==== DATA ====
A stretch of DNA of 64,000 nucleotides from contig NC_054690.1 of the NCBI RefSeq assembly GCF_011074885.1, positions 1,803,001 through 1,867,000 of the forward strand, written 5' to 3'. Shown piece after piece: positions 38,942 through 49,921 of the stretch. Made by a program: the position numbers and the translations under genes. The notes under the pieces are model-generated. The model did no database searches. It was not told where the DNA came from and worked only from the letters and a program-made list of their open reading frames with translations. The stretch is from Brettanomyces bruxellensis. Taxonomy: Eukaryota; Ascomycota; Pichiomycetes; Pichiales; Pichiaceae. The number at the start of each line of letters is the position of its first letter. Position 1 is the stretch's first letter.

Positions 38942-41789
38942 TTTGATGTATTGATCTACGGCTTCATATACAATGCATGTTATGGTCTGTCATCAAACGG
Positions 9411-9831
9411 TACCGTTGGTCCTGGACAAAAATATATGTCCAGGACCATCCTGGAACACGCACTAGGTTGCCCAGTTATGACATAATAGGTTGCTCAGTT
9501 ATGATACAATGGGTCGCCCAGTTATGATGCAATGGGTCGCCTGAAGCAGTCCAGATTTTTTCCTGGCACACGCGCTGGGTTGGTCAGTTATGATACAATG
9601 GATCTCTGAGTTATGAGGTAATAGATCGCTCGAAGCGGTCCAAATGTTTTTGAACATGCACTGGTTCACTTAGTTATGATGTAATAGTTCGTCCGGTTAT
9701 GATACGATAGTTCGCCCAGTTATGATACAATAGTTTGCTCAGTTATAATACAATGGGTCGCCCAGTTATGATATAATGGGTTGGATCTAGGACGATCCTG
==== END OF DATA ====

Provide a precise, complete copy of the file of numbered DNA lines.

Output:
A stretch of DNA of 64,000 nucleotides from contig NC_054690.1 of the NCBI RefSeq assembly GCF_011074885.1, positions 1,803,001 through 1,867,000 of the forward strand, written 5' to 3'. Shown piece after piece: positions 38,942 through 49,921 of the stretch. Made by a program: the position numbers and the translations under genes. The notes under the pieces are model-generated. The model did no database searches. It was not told where the DNA came from and worked only from the letters and a program-made list of their open reading frames with translations. The stretch is from Brettanomyces bruxellensis. Taxonomy: Eukaryota; Ascomycota; Pichiomycetes; Pichiales; Pichiaceae. The number at the start of each line of letters is the position of its first letter. Position 1 is the stretch's first letter.

Positions 38942-41789
38942 TTTGATGTATTGATCTACGGCTTCATATACAATGCATGTTATGGTCTGTCATCAAACGG
Positions 9411-9831
9411 TACCGTTGGTCCTGGACAAAAATATATGTCCAGGACCATCCTGGAACACGCACTAGGTTGCCCAGTTATGACATAATAGGTTGCTCAGTT
9501 ATGATACAATGGGTCGCCCAGTTATGATGCAATGGGTCGCCTGAAGCAGTCCAGATTTTTTCCTGGCACACGCGCTGGGTTGGTCAGTTATGATACAATG
9601 GATCTCTGAGTTATGAGGTAATAGATCGCTCGAAGCGGTCCAAATGTTTTTGAACATGCACTGGTTCACTTAGTTATGATGTAATAGTTCGTCCGGTTAT
9701 GATACGATAGTTCGCCCAGTTATGATACAATAGTTTGCTCAGTTATAATACAATGGGTCGCCCAGTTATGATATAATGGGTTGGATCTAGGACGATCCTG